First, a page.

By Samantha Krier
As women we are constantly bombarded by commercials, billboards, magazines, advertisements, and movies that show perfect women. These women are what society deems beautiful: stick-skinny, long dark lashes, long silky hair, high heels, lots of skin showing. It is natural that we would want to be beautiful, because beauty gets attention. Beauty gets perks and gets the date. So, we have to try to be the definition of beauty. We have to get lash extensions, try not to scream when the wax strip comes off or spill our own blood using a razor. We have to use chemicals on our hair and buy hundreds of dollars worth of makeup and then spend hours applying it. We have to train ourselves to bare the pain of squeezing our feet into tiny heels, balancing on them, and walking or dancing in them for hours. I can’t even tell you how many times I’ve heard the words “beauty is pain.” And if it is, I don’t want it.
There is a constant pressure for women to always look good and to make an effort. 1 in 3 women will not leave the house without makeup, and 1 out of 10 women say they will not let their significant other see them without makeup. If we don’t wear makeup, we aren’t putting in enough effort. If we don’t spend a ton on our makeup, nails, hair, and clothes, we are lazy and will never find a significant other. Meanwhile, men are not expected to do any of this and encourage women to accept them as they are. This is a double standard that most women are aware of and see and experience daily. The only way to beat this is to encourage men to accept women as they are, just like they tell us to do for them. This means not being afraid to be “ugly.”
We have just broken the ice on weight bias in the media. More runways and ads for fashion and makeup are accepting women who are not stick-skinny and those with disabilities. LGBTQ+ men and women have broken into the makeup world, creating gorgeous palettes and makeup lines. The standard look of beauty and fashion is being challenged and expanded to fit the majority of the world. The media is finally recognizing that we want diversity and representation on screen. Even though much of it is likely just to increase profits, the world is still changing. We are realizing that all women and men do not look like the ones we see in magazines. Most of us will never be able to fit that mold, and we shouldn’t have to. We can be beautiful without it. We are making so much progress, but we need to recognize this double standard and start taking steps to resolve it.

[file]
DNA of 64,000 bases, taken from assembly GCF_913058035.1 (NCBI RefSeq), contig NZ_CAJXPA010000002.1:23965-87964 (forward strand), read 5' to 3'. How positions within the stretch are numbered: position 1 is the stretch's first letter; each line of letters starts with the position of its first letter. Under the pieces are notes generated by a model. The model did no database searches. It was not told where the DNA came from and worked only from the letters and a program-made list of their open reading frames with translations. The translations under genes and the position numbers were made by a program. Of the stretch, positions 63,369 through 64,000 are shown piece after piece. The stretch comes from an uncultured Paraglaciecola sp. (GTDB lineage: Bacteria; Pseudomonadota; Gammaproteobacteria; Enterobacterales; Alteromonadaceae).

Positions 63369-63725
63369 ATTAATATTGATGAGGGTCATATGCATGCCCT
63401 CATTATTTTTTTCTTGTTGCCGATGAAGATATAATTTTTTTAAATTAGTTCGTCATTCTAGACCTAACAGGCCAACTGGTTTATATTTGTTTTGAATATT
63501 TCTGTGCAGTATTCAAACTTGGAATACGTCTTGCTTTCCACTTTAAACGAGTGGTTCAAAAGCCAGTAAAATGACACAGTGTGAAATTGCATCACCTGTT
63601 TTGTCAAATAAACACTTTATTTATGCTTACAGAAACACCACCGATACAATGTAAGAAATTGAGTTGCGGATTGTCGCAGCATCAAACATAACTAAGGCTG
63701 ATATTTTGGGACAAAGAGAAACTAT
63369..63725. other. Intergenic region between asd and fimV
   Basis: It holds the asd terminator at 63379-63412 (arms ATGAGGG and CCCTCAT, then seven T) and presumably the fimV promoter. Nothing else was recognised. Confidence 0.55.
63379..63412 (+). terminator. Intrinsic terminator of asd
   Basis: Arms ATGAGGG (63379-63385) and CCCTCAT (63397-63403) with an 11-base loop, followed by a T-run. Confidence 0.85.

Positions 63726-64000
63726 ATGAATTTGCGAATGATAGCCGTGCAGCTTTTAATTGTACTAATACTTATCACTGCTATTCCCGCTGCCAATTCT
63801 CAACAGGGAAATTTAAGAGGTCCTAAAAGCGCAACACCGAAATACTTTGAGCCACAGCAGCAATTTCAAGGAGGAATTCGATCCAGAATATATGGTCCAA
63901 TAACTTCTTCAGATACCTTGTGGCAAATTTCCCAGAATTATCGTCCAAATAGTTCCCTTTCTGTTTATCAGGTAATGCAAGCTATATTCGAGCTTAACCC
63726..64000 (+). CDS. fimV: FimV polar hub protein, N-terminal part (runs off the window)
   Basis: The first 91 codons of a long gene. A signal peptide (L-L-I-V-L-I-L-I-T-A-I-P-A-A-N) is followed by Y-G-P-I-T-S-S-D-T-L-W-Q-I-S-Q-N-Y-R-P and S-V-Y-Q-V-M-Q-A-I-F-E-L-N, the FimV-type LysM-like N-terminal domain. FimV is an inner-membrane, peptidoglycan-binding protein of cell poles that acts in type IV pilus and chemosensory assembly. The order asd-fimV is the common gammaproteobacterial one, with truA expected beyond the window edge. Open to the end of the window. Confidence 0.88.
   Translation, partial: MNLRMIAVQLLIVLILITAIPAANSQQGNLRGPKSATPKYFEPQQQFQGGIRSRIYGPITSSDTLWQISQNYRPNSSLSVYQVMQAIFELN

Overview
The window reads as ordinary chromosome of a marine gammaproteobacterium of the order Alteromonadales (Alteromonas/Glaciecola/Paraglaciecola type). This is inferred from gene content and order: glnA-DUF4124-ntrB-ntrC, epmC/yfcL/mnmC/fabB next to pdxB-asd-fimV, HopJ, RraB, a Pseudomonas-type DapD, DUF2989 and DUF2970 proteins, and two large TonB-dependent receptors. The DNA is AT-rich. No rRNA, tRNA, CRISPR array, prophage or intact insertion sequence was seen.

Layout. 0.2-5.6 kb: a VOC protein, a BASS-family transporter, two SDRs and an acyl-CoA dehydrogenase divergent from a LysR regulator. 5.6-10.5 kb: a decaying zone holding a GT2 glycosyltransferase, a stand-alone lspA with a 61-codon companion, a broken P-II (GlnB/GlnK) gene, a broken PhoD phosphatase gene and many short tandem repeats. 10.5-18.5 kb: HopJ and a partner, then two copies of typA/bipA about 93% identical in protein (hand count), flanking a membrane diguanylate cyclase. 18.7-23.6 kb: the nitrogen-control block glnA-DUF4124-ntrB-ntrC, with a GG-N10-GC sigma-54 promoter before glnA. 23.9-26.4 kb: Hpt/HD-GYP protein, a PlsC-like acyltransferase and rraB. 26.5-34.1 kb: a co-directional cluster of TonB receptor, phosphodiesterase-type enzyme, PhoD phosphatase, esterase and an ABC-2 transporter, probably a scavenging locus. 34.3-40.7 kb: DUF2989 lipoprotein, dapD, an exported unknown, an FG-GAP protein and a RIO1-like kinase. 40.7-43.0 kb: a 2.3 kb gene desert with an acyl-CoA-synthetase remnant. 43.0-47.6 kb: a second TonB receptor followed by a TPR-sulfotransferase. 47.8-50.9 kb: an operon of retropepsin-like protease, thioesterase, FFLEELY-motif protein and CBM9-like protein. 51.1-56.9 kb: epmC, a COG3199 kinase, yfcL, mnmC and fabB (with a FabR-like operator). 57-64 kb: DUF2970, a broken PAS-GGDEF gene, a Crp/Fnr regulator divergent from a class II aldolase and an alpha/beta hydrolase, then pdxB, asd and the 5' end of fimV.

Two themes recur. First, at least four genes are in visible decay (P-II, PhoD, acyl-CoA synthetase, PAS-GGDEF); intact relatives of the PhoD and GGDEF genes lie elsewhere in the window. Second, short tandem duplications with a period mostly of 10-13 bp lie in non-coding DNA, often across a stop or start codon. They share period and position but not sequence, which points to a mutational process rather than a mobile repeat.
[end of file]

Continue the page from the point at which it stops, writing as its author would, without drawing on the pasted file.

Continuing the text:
One of the steps that we can take is to try to remember that our value does not depend on how attractive we are to other people. One of the biggest things I have learned recently is that my life objective is not to be on a diet and lose weight. I have so much that I want to accomplish, and none of it depends on me being a size 0. I will always prioritize my physical health, but I will not jeopardize my mental health by trying to look a certain way to please someone else. Realizing this and convincing yourself of it will not happen overnight. We are brainwashed basically from birth that being pretty is our main objective, and everything else is a bonus. Retraining yourself to not care and to help others see this is difficult, but it will impact your life in an incredible way.
Once you convince yourself of this, you feel free. You can go out with no makeup and in sweatpants and feel good and comfortable in your own skin. There will always be those who try to tear you down, just like there are those who try to tear supermodels down. When you really and truly believe you are beautiful without products and chemicals and procedures, no one can tell you otherwise. It took me a long time to love my body after it changed, but now no one can tell me my thighs are too big or my hips are too wide. It is important that we continue this attitude with our faces too. I have not completely gotten there yet, but I am on my way. Makeup should be something that we do for fun, not something that is required.
I completely understand that makeup makes us look better, and it is a hobby for a lot of people. I am not asking anyone to give this up or to feel ashamed about it. Makeup artists are incredible, and I personally admire anyone who can do a smokey eye because I can’t even get that look down no matter how hard I try. Makeup and fashion are arts, and are a confidence boost, and looking good makes us feel good. But we shouldn’t have to look good to be respected, and it is definitely not our objective in life. We are so much more than our looks, and it is time to convince the world.